(ORDO NEWS) — As the lunar day approaches, India‘s Chandrayaan-3 mission is at a critical juncture. The Pragyan rover, which successfully landed on the lunar surface on August 23, went into sleep mode due to the onset of lunar night.
Unlike NASA‘s Mars rovers, which are powered by MMRTGs, Pragyan relies on solar energy, making it vulnerable to extremely low temperatures of -120C (-184F) during the lunar night. However, there is hope that the rover will be able to be activated after nightfall on September 22.
The Chandrayaan-3 mission had two main goals: engineering and science. In engineering terms, the mission’s goal was to land safely on the Moon and demonstrate the rover’s ability to move on its surface. These goals were successfully achieved. From a scientific point of view, the goal of the mission was to detect water ice and analyze the composition of lunar regolith.
To achieve this, the rover carries a spectrometer and a spectroscope that will contribute to our understanding of lunar impacts and the evolution of the lunar atmosphere.
Data released by the Indian Space Research Organization (ISRO) has already provided valuable insights. Temperature measurements taken by the apparatus showed a significant difference in temperature on the surface and below it.
If the temperature on the surface was 50C, then a few millimeters below it the temperature dropped to -10C. This confirms data previously obtained during other flights that the upper layer of regolith acts as an insulator with poor thermal conductivity.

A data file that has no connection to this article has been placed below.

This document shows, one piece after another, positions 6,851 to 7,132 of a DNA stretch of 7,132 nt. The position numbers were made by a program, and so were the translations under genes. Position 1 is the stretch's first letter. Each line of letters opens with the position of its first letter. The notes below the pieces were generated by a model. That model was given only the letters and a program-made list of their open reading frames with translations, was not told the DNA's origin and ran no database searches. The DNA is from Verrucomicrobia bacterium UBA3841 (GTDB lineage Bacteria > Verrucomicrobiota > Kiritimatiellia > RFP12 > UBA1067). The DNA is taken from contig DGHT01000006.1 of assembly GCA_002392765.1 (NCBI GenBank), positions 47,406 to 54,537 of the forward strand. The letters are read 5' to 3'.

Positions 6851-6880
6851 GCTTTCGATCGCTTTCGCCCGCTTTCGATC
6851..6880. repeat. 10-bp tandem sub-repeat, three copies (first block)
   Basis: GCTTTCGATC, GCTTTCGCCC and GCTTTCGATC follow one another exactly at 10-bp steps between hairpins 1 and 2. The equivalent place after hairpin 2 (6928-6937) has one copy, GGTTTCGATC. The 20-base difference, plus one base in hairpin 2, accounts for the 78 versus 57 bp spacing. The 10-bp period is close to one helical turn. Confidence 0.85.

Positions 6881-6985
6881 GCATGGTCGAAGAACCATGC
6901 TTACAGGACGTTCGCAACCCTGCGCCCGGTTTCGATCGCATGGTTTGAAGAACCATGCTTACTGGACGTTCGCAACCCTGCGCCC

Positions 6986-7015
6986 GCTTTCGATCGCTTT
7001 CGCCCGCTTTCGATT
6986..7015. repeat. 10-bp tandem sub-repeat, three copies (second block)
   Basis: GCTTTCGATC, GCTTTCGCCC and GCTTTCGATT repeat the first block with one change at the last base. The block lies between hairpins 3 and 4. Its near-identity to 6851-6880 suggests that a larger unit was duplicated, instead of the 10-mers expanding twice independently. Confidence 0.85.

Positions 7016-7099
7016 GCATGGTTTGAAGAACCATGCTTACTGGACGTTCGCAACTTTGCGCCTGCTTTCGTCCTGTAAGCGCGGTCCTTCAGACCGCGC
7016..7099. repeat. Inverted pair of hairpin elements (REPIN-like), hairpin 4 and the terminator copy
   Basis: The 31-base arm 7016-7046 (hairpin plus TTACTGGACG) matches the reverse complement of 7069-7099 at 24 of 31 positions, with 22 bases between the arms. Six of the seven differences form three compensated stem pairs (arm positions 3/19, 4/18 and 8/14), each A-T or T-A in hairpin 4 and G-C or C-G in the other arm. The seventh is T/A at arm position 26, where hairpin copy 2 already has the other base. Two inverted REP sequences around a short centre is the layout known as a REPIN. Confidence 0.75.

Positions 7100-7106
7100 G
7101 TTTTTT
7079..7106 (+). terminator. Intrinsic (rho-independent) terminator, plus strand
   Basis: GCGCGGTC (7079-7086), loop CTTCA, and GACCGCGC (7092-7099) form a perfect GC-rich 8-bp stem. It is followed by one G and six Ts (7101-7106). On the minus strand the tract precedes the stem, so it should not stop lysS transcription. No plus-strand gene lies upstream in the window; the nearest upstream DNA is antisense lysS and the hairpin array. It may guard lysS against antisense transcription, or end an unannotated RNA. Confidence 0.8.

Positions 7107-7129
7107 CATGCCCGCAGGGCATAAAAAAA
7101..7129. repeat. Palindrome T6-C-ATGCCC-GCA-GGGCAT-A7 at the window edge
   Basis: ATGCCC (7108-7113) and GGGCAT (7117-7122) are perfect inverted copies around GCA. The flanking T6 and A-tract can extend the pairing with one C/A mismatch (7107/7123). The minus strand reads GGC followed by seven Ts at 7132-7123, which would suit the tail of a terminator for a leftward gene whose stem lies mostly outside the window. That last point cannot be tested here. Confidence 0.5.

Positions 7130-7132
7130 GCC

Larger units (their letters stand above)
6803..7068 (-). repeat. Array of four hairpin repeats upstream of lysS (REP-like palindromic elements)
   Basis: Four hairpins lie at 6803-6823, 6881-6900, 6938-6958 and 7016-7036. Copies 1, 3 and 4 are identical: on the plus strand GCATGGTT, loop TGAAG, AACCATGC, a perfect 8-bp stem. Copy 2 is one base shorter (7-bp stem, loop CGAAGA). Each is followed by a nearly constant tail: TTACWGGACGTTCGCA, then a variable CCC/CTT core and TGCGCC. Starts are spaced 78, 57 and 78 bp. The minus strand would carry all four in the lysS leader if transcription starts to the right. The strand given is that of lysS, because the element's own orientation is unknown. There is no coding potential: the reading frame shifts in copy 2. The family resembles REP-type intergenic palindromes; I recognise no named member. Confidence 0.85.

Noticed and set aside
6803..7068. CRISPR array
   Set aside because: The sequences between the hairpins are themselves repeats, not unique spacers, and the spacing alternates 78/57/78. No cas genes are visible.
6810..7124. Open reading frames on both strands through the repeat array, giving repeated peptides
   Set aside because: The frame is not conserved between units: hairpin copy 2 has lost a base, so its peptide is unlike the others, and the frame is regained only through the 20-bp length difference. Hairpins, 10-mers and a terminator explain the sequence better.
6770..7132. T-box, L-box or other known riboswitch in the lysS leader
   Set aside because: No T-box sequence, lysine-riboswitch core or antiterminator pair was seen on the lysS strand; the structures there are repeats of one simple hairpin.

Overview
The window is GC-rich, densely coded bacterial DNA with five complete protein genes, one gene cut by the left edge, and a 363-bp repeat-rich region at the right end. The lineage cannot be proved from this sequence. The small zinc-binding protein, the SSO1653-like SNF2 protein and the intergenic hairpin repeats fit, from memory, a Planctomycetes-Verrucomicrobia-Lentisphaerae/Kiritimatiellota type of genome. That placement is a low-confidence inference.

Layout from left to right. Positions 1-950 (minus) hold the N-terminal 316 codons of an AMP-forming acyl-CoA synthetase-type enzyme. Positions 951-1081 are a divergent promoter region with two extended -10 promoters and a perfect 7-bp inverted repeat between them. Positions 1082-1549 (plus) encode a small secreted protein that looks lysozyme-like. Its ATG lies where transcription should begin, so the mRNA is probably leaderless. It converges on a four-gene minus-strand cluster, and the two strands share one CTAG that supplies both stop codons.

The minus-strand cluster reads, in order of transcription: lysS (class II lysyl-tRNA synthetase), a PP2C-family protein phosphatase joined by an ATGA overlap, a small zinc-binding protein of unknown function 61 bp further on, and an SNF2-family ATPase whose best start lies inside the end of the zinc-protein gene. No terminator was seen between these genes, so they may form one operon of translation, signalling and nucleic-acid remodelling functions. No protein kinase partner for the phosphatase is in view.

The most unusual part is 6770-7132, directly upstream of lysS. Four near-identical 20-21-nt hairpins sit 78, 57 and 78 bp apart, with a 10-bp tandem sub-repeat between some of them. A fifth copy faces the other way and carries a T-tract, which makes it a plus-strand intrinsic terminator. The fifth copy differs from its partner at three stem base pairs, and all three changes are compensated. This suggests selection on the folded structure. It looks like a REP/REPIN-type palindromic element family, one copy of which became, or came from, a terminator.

Another important discovery made by the mission is the discovery of sulfur at the South Pole of the Moon. Although sulfur has been found elsewhere on the Moon, it is the first time sulfur has been detected at the South Pole, and by in-situ measurements.
The full scope of the mission’s scientific results will be determined from the remaining data, which will first be analyzed by Indian scientists and then shared with the international scientific community.
A successful mission is a source of special pride for India and its space agency ISRO. After a failed attempt in 2019, the successful landing and operation of the Pragyan rover cemented India’s position as the fourth country to succeed on the Moon, after the US, the Soviet Union and China.
This achievement not only enhances India’s national pride, but also demonstrates its technological superiority on a global scale.
In a recent tweet, ISRO posted a video captured by the Lander camera on Vikram, which shows the Pragyan rover doing a 360-degree turn and pushing the lunar regolith with its wheels. These images provide insight into the rover’s mobility and its ability to navigate complex lunar terrain.
The Chandrayaan-3 mission is another milestone in India’s journey to space exploration. Through its low-cost approach and impressive achievements, India continues to make significant contributions to the exploration of the Moon and beyond.
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